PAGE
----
Canadian businessman Nav Bhatia still remembers the day that changed his life. A year into being named the Superfan of the Toronto Raptors, Bhatia walked into a store seeking a fix on his cellphone. Someone immediately spoke up. But the man didn’t recognize Bhatia as the smiling face that regularly appears on the big screen at the local NBA games.
“Honey, my cab is here,” Bhatia remembers the white man saying.
Bhatia, an Indian Sikh, recently became the first fan inducted into the Naismith Basketball Hall of Fame. He doesn’t drive a cab. Actually, at the time of the exchange, Bhatia had been so successful selling cars in the city for more than a decade that he’d held Raptors season tickets for several seasons. But the man profiled Bhatia by his looks, the Superfan said. The white man assumed that Bhatia, a bearded Indian Sikh wearing a turban, was likely to be his cab driver.
“On that day, I decided that I’ve got to change the perception of the mainstream about the Sikhs,” Bhatia told Yahoo Finance Live. “And I went out and bought thousands of tickets from the Raptors to bring the young kids to the game together along with the Sikhs, Muslims, Hindu, Christians, everybody Black, white, and together so that kids grow up (knowing) they are all the same and cheering for the same cause: Winning of the game.”
A Raptor’s season ticket holder since the franchise’s inception in 1995, Bhatia became the first fan inducted into the Naismith Memorial Basketball Hall of Fame during the Class of 2020 inductions on May 15. Bhatia has helped grow the Raptors fan base with diversity initiatives and become a face of the franchise at public events. Through the Nav Bhatia Superfan Foundation, Bhatia has donated NBA tickets (estimated at about $300,000 in tickets annually) and built courts for underserved communities to help ensure that both the stadium seats, and someday the players themselves, are increasingly filled with diverse faces.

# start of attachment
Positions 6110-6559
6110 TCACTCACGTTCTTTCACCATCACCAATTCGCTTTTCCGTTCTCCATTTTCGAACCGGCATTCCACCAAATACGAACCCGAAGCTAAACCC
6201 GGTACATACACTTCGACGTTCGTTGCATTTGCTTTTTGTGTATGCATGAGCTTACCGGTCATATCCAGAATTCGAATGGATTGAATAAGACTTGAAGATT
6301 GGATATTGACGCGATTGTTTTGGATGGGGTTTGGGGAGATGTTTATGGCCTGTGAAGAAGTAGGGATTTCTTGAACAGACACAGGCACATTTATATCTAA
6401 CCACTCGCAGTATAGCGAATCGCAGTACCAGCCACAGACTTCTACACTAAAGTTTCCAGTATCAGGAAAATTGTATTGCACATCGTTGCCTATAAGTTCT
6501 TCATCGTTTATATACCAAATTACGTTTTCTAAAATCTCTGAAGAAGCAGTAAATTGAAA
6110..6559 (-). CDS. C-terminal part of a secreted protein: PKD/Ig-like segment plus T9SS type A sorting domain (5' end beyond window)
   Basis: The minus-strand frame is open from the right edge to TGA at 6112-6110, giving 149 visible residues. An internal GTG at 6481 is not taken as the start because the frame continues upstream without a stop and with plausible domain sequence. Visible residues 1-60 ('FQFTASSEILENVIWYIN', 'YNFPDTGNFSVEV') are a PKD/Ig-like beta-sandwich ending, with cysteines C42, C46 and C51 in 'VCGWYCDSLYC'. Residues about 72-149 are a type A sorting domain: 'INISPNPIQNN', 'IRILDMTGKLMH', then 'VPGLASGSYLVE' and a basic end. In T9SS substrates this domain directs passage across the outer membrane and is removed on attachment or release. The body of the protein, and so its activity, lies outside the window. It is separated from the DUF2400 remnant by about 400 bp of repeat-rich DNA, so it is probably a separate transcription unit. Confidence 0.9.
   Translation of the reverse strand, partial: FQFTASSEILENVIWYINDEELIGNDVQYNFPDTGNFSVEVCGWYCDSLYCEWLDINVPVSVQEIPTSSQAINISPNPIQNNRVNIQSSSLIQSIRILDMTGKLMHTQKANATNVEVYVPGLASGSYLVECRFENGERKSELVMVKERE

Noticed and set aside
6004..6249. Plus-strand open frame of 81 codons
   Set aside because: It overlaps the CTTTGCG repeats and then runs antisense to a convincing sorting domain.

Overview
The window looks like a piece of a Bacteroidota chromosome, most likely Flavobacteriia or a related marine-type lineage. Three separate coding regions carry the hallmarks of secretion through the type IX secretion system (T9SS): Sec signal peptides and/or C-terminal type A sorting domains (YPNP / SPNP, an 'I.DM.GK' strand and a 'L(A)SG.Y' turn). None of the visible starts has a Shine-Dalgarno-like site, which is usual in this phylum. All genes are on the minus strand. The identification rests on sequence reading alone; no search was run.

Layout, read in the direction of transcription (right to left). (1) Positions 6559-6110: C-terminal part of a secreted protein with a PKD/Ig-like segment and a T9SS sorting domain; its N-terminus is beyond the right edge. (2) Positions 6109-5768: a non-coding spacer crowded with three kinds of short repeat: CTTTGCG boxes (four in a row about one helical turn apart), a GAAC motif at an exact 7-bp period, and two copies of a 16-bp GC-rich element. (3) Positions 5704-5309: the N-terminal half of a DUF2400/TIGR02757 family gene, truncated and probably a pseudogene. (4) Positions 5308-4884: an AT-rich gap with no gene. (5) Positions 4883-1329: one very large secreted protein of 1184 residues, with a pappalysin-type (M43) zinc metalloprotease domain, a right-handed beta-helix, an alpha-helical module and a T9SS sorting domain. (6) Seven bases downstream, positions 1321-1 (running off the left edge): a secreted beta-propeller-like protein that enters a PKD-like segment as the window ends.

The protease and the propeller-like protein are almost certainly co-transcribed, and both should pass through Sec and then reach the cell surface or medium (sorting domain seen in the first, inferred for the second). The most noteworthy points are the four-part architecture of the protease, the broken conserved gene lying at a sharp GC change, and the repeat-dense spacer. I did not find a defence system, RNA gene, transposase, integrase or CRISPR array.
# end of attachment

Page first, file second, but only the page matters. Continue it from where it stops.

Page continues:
His efforts haven’t been unnoticed. He’s a courtside regular at Raptors games and has posed for pictures with Canadian rapper Drake. In 2019, the Raptors sent Bhatia a championship ring and included him in the championship parade. But still the induction ceremony was something he said a fan never expects to happen.
“I was pinching myself for the three hours,” Bhatia said of the ceremony.
The Hall of Fame honored Bhatia with a trophy case filled with Raptors memorabilia including a Superfan jersey, a 2019 NBA Championship ring and Bhatia’s seat from Scotiabank Arena. Even a pair of Bhatia’s custom Superfan shoes sat on display. In many ways, it looked similar to the players’ and coaches’ lockers inside the Hall of Fame. But one thing stood out. The Hall of Fame included one of Bhatia’s turbans in the display. Nearly two weeks after the induction, Bhatia was still in shock about the gesture.
“That was the most emotional time to see a Sikh turban, my turban, right there for the rest of time to come in the future,” Bhatia said.
After moving to Canada amid the 1984 anti-Sikh riots in India, Bhatia struggled to find an engineering job and instead took a job selling used cars. After selling more than 100 cars in his first four months, Bhatia established himself as a top salesperson and was promoted to general manager. Now the owner of several dealerships, Bhatia is worth about $50 millionand is one of Hyundai’s leading car sellers in Canada,
He wants the younger generation to take the same approach he has with business and apply it to life, hoping that they too can foster an inclusive environment.
“I’ve been very blessed and successful in the business,” Bhatia said. “There is no rocket science for it. Just one thing: Treat people like you want to be treated yourself. And if somebody is down, make sure, even if you don’t know the person, you make sure you pick them up. That’s what you do. And if we start doing that, everybody will make this world a very beautiful place.”
Josh Schafer is a producer for Yahoo Finance.